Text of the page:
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Skinny Dip by Carl Hiaasen
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Skinny Dip (2004)

by Carl Hiaasen

Other authors: See the other authors section.

Series: Skink (5), Mick Stranahan (2)

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3,5391061,494 (3.59)58
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Showing 1-5 of 104 (next | show all)
The opening scene cascades the story into a fast-paced hilarious mystery. I had read this book before, but needed to reread for a book club. Some of the events seem surreal, but continue to emit laughs from me. I especially enjoy the cast of characters and the coastal settings. As usual, Hiaasen floats stories of man's rape of nature into the story. This story centers on the Everglades and the mass pollution of the waters by huge farming corporations, and the corruption of government and politicians. Even though this is a lengthy book, the reading flows quickly. ( )
  delphimo | Nov 15, 2014 |
Typical Hiaasen fare with the older lonely outcast, younger woman with an edge, environmental crooks and greatly crafted supporting characters, not to mention a cameo by Skink. The only letdown was the ending. It wasn't a typical dark, morbid, macabre (yet hilarious) Hiaasen ending. Please tell me he isn't getting soft in his old age. Other than a somewhat unsatisfying ending, this was an excellently crafted novel. ( )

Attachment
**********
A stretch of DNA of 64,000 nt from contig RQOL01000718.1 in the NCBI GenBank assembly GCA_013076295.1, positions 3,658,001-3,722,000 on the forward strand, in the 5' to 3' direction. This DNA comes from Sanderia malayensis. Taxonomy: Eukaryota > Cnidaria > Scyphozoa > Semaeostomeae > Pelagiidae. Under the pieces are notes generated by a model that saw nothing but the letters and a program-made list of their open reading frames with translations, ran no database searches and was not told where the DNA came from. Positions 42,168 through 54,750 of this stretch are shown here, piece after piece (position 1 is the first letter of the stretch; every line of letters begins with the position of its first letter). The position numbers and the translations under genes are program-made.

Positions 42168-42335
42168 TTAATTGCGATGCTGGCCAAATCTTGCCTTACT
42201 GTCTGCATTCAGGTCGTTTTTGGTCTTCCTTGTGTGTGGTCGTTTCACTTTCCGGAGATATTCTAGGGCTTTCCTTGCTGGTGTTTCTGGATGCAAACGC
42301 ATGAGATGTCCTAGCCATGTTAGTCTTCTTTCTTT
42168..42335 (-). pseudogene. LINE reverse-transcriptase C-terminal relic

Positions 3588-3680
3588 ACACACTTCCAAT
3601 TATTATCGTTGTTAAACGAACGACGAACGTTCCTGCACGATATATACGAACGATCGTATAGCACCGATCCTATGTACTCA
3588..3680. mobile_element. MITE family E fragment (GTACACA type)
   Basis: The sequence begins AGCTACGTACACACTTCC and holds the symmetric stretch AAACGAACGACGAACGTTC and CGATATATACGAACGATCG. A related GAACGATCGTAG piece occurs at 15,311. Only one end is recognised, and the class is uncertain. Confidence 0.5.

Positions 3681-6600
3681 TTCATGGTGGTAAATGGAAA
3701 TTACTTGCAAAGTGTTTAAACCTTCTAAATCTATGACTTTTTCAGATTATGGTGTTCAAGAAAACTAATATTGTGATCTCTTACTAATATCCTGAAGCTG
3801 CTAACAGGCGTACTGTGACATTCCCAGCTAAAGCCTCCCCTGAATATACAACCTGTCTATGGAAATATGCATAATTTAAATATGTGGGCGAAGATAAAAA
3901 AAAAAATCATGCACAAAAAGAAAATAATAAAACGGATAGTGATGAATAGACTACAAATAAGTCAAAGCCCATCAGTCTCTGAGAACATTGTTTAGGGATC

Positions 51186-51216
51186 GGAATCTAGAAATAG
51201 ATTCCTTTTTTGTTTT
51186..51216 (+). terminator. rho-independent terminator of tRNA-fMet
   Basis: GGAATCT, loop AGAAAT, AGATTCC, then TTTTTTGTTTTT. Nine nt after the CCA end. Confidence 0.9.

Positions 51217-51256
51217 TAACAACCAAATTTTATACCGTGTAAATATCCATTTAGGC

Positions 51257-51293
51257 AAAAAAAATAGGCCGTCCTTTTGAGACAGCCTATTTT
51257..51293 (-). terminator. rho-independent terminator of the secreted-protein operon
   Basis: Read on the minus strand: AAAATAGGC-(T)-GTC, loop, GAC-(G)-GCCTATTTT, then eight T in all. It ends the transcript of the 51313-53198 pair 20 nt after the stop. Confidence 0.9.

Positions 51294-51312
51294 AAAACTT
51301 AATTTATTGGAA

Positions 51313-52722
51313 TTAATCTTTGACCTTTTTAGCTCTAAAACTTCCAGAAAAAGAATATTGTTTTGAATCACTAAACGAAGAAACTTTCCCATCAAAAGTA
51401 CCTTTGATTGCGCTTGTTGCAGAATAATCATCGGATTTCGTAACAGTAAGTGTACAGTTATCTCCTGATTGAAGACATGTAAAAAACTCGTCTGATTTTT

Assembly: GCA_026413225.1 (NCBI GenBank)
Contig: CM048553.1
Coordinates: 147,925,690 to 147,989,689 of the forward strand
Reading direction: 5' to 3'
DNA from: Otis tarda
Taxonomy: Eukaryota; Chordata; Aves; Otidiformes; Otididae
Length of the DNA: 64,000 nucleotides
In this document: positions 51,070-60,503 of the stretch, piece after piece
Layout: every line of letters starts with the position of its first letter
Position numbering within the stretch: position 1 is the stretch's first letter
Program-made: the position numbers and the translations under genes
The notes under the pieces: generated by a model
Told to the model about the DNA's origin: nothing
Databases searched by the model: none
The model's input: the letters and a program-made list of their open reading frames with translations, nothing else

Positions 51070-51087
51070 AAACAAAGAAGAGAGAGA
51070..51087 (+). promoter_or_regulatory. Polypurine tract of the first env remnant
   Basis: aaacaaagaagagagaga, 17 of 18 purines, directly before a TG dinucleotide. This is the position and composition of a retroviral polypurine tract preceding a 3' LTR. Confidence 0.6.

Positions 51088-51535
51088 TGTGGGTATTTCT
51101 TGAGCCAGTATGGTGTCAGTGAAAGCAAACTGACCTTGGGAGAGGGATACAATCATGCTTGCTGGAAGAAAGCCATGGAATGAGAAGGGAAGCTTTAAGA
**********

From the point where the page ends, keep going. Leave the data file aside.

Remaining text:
AliceAnna | Aug 31, 2014 |
Skinny Dip is one of the most hilarious, bizarre, and messed up crime novels I’ve ever read. I loved it. I’ll definitely be reading more Carl Hiaasen. ( )
  les121 | Jun 28, 2014 |
Chaz Perrone is a marine biologist that hates wildlife and basically all outdoors activities that don’t involve golf. He’s falsifying phosphorus testing results to benefit mega-farmer Red Hammernut (one of the best names ever), whose operation relies on “rampant pollution and the systematic mistreatment of immigrant labor.”

When Chaz thinks his wife, Joey, has stumbled onto his scheme, he tries to kill her by throwing her off a ship during their anniversary cruise. Joey survives by clinging to a bale of pot until she is rescued by the early-retired, island-living cop, Mick Stranahan, who now lives a “slow-motion existence, revolving peaceably as it did around a dog, a boat and some corroded fishing gear.” There are many schemes and counter-schemes that stem from Chaz’s plots and stupidity.

Most people get what they deserve in Carl Hiaasen’s novels. It’s satisfying that way. There is order in his extremely disorderly world. His characters are some of the best in fiction and his plots are complicated but somehow logical enough to follow without hurting yourself. He has a solid bead on the madness of South Florida. And the humor is some of the best in fiction. ( )